A one-day, invitation only workshop for retailers, academia and law enforcement only to be held at Goodenough College, London, 24th January 2019
While the use of video-based technologies has been part of the retail landscape for more than 45 years, it is only relatively recently, mainly through the development and introduction of digital systems, that their scope has moved much beyond the role of watching and recording unintended events. However, as the technology has evolved, making more and more use cases become both apparent and affordable, its role in retailing is set to development yet further.
The purpose of this workshop, therefore, is to explore these developments, focussing particularly upon four growing areas of interest: the utilisation of central/remote monitoring hubs; the use of body-worn cameras by security and retail staff; the potential offered by feature recognition systems; and the use of a range of video analytics to improve the management and control of self-scan retail systems.
The event is designed to enable participants to understand both the ways in which video analytics can be used and also how their peers are using the technologies featured in this workshop. As such, it will provide an excellent opportunity for networking and information sharing.
Session 1: Making the Case for Central/Remote Monitoring Hubs in Retailing
While most retailers have typically installed standalone video systems in their stores, with little external connectivity, as networking capacity has increased, some are increasingly looking at channelling their store-based video data to central/remote monitoring hubs. In these locations, dedicated staff can monitor and where necessary, react to incidents alerts, communicate directly with affected stores and co-ordinate any necessary response. This session will reflect upon their use and the benefits and challenges that they can bring.
Session 2: Utilising Feature Recognition Technologies in Retailing
Although the widescale use of feature recognition technologies in Europe remains limited, no doubt chilled to some extent by the recent introduction of GDPR, it is a technology that continues to offer a range of fascinating opportunities across the retail environment. Certainly in the US, it is becoming more established and this session will provide an opportunity to review its current and future use.
Session 3: Reviewing the Use of body worn Cameras in Retail Stores
Initially used primarily by public police forces, the use of body worn cameras by retail security staff and other personnel is becoming more common place. Their purpose is to act both as a deterrent (offenders are less likely to engage in illegal activity if they know they are being recorded) and as a means of providing verifiable images of wrongdoing (this can be both video and audio). This session will offer a retail perspective on the use of this technology.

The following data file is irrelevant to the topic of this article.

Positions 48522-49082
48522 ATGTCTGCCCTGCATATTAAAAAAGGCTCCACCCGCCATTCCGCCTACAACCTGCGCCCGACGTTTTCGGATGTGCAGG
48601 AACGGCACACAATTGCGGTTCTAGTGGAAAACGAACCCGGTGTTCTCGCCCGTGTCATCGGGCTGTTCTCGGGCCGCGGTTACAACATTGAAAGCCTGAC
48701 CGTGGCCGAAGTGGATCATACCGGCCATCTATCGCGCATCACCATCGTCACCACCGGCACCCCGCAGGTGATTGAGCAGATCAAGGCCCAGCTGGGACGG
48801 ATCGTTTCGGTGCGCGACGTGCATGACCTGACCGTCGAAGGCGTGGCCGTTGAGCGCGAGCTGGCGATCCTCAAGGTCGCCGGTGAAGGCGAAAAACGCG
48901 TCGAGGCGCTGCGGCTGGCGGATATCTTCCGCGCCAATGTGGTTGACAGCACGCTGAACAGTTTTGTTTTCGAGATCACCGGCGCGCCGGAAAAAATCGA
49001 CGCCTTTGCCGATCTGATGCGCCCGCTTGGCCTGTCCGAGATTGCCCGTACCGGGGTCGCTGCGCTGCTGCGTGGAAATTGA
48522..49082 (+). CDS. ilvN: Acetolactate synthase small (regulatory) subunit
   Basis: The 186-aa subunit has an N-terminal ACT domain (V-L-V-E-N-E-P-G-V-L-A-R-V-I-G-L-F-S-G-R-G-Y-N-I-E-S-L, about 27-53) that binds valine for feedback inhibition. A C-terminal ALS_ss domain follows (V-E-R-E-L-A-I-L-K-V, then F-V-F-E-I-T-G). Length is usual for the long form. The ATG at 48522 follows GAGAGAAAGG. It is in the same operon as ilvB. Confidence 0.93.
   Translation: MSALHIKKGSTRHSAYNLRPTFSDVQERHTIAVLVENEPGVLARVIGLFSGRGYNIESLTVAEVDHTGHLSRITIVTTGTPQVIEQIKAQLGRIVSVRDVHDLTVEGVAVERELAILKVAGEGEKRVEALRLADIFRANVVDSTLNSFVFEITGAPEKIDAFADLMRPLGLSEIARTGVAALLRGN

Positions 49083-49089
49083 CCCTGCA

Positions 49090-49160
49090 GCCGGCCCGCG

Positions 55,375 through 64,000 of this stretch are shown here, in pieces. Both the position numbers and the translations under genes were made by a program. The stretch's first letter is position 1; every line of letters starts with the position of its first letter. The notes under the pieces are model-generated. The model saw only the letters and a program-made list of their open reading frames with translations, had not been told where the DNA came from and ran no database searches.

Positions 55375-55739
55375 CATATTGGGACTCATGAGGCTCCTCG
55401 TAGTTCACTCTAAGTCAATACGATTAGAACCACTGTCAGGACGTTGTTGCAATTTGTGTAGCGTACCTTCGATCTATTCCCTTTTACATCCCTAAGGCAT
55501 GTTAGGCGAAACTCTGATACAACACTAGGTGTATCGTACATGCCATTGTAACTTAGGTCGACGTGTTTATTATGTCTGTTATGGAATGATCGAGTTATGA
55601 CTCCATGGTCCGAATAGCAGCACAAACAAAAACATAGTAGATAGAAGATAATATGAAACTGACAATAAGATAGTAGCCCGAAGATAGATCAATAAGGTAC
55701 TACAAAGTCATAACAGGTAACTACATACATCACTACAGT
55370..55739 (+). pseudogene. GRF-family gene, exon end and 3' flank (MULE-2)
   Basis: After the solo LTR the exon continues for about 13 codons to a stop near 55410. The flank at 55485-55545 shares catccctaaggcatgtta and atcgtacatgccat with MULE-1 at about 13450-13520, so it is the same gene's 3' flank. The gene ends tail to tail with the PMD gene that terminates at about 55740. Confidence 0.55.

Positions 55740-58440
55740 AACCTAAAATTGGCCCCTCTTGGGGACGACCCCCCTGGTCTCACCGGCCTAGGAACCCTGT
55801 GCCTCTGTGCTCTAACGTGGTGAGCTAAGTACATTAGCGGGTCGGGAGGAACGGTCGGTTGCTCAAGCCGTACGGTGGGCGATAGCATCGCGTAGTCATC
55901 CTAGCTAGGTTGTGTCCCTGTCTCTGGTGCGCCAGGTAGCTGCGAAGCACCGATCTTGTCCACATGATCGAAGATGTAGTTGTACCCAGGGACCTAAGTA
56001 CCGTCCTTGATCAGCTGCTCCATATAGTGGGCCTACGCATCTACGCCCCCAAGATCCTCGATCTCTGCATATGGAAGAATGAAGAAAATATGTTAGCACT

Session 4: Understanding the Potential Role of Video Analytics to Control Self-scan-related Retail Losses
As an area of concern, losses associated with the use of a range of different types of self-scan and pay (SCO) technologies is increasingly rising up retailer’s agenda. Recent research has shown that losses from these systems could be profound and growing, with some variants suffering extremely high levels of loss (for instance Scan and Go and Mobile Scan and Go). Video analytics are increasingly being used to try and manage the losses associated with SCO systems, not least in identifying non-scanning behaviours, product recognition and in-aisle consumer use. This session will reflect upon how these technologies may assist in the control of SCO losses.
09.15 REGISTRATION & COFFEE
09.45 Introductions and Workshop Expectations
Colin Peacock, Group Strategy Co-ordinator, ECR Community
10.10 The Role of Video Analytics in Retailing: An Overview
Professor Adrian Beck. University of Leicester
10.30 Making the Case for Central/Remote Monitoring Hubs in Retailing
This session will look at how some retailers have been developing and using centralised video monitoring hubs, including the benefits and challenges they have experienced.
11.00 Session 1: Round Table
What do you see as the main benefits and limitations of developing central/remote monitoring hubs in your business?
11.50 Utilising Feature Recognition Technologies in Retailing
This session will look at how some early retail adopters have been using this technology, the ways in which they have dealt with issues of consumer privacy, the extent to which use cases have gone beyond security, and the available evidence on its impact. Will include discussion on GDPR.
12.20 Session 2: Round Table
To what extent is your business considering using Feature Recognition technologies and what are the potential use cases and barriers to its use thus far?
13.30 Reviewing the Use of Body-worn Cameras in Retail Stores
This session will consider how these technologies are being used and what evidence there is to suggest that they have an impact on the nature and extent of offending in retail stores.
14.00 Session 3: Round Table
To what extent is your business thinking about using this technology – do you think it has a role to play in helping to deliver a safer working and shopping environment?
14.45 Understanding the Role of Video Analytics to Control Self-scan-related Retail Losses
This session will review the current technologies being used and consider how new developments in video analytics might play a role in enabling retailers to better manage and control the use of various types of self-scan systems currently in use.
15.15 Session 4: Round Table
What self-scan related video technologies are you considering and what are the challenges to their use?
15.45 Expectations Review & Next Steps
Colin Peacock, Group Strategy Co-ordinator, ECR Community
16.00 WRAP UP AND CLOSE